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Eldridge v. Ryan

United States District Court, D. Arizona

May 8, 2014

Joseph Gerald Eldridge, Plaintiff,
v.
Charles L. Ryan, et al., Defendants.

ORDER

DAVID G. CAMBELL, District Judge.

Plaintiff Joseph Gerald Eldridge has filed an objection to an order entered by Magistrate Judge Metcalf on March 17, 2014 (Doc. 75) denying without prejudice Plaintiff's motion to return legal files or for a stay. Doc. 82. Plaintiff has also filed an objection to an order entered by Judge Metcalf on March 19, 2014 (Doc. 76) denying without prejudice Plaintiff's motion to compel production. Doc. 82. For the reasons that follow, the Court will not reconsider Judge Metcalf's orders.

I. Legal Standard.

"A district judge may reconsider a magistrate's order in a pretrial matter if that order is clearly erroneous or contrary to law.'" Osband v. Woodford, 290 F.3d 1036, 1041 (9th Cir. 2002) (quoting 28 U.S.C. ยง 636(b)(1)(A)); see Grimes v. City & County of S.F., 951 F.2d 236, 240 (9th Cir. 1991) ("The district court shall defer to the magistrate's orders unless they are clearly erroneous or contrary to law.") (citing Fed.R.Civ.P. 72(b)).

II. Analysis.

Plaintiff has not demonstrated that either of Judge Metcalf's orders was erroneous or contrary to law. As to Plaintiff's motion to return legal files or for a stay, Plaintiff repeats his claims that he was denied access to legal supplies. Doc. 82 at 2. Prisoners have a constitutional right of access to the courts. Bounds v. Smith, 430 U.S. 817, 821 (1977). The right of access to the courts, however, is only a right to bring petitions or complaints to the federal court and not a right to discover such claims or even to litigate them effectively once filed with a court. See Lewis v. Casey, 518 U.S. 343, 354 (1996); see also Cornett v. Donovan, 51 F.3d 894, 898 (9th Cir. 1995). To maintain an access-to-the-courts claim, an inmate must submit evidence showing an "actual injury" resulting from the defendant's actions. See Lewis, 518 U.S. at 349. With respect to an existing case, the actual injury must be "actual prejudice... such as the inability to meet a filing deadline or to present a claim." Id. at 348-49.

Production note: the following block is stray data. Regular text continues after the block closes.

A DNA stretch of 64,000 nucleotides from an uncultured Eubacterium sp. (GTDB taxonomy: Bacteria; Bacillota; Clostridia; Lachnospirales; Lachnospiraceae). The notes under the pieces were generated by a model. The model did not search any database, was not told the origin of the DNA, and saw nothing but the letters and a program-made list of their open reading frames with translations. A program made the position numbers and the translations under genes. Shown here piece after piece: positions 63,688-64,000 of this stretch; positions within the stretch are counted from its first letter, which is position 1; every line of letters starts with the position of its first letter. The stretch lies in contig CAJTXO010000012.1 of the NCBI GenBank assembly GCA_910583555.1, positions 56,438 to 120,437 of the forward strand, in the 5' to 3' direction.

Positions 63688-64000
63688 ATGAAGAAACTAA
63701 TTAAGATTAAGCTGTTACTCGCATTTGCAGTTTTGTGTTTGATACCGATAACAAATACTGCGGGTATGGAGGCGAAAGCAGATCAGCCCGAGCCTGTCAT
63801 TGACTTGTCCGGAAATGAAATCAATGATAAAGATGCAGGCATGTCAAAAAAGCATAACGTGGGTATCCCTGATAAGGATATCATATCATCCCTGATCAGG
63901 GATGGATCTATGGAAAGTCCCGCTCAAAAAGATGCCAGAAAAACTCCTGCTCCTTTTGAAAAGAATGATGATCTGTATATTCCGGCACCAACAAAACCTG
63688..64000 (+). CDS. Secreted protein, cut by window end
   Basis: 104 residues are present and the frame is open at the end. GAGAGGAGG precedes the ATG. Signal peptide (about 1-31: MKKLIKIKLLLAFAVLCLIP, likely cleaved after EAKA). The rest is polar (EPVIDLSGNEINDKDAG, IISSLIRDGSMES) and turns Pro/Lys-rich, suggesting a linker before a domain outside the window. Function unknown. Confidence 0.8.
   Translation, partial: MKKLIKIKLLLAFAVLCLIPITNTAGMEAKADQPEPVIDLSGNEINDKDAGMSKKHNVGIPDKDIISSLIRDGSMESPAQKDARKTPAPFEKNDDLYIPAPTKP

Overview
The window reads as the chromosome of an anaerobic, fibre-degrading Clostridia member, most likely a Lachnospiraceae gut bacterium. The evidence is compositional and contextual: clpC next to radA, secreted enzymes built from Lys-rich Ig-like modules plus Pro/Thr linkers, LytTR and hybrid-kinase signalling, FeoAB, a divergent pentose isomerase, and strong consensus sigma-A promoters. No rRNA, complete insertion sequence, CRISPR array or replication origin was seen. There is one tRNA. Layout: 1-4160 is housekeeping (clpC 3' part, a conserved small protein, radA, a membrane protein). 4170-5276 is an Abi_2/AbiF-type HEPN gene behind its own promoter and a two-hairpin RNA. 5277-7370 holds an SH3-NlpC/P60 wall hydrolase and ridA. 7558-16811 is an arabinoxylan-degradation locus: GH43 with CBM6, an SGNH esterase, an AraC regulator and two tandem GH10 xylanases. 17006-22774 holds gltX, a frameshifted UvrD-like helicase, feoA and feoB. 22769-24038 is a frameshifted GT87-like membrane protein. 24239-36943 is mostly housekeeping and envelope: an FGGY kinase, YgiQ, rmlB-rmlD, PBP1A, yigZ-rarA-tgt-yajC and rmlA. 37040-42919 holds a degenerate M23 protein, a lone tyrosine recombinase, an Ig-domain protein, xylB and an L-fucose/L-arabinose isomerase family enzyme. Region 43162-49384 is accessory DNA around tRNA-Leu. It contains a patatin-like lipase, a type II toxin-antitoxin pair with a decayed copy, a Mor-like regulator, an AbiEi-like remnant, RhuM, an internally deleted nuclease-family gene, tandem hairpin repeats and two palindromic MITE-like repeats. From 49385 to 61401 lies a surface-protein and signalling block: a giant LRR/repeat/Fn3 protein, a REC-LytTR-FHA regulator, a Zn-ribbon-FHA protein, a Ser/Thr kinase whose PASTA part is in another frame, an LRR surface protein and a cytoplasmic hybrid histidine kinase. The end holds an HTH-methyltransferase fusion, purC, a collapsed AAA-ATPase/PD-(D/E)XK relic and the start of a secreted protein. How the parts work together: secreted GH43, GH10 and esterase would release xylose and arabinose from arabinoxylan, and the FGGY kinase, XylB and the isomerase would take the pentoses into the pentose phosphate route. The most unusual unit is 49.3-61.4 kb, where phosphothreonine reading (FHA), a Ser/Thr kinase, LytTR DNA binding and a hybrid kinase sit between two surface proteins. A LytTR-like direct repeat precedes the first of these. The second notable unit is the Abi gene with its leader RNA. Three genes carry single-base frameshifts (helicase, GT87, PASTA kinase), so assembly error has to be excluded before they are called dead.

Although Plaintiff alleges that his access to court has been hindered and that "Defendants did two of the conference and then on the three Telephone conference do to Plaintiff not having access to legal documents or court orders [sic throughout]" (Doc. 82 at 1-2), Plaintiff has presented no evidence that his alleged lack of access to legal supplies resulted in an actual injury.

As to Plaintiff's motion to compel, Plaintiff states that he does not understand the portion of Judge Metcalf's order instructing him that future motions "should be supported by references to the specific discovery requests served, and should summarize the responses or objections, and should demonstrate why the responses are inadequate and/or why the objections should be overruled." Doc. 76 at 1. That Plaintiff did not understand is not a ground for the Court to reconsider Judge Metcalf's order. For the sake of clarity, in any renewed motion to compel, Plaintiff must: (1) refer to a specific discovery request which he has served on Defendants; (2) inform Judge Metcalf whether Plaintiff then received any response or objection to his discovery request from Defendants; and (3) explain to Judge Metcalf why any responses or objections submitted by Defendants were either inadequate or should be overruled. Plaintiff also argues that he was not aware of all of the Federal Rules of Civil Procedure. Doc. 83 at 2. This is not grounds for reconsidering Judge Metcalf's order. See King v. Atiyeh, 814 F.2d 565, 567 (9th Cir. 1986) ("Pro se litigants must follow the same rules of procedure that govern other litigants."); Jacobsen v. Filler, 790 F.2d 1362, 1364 (9th Cir. 1986) (" pro se litigants in the ordinary civil case should not be treated more favorably than parties with attorneys of record"); Carter v. Comm'r of Internal Revenue, 784 F.2d 1006, 1008 (9th Cir. 1986) ("Although pro se, [plaintiff] is expected to abide by the rules of the court in which he litigates.").

IT IS ORDERED.


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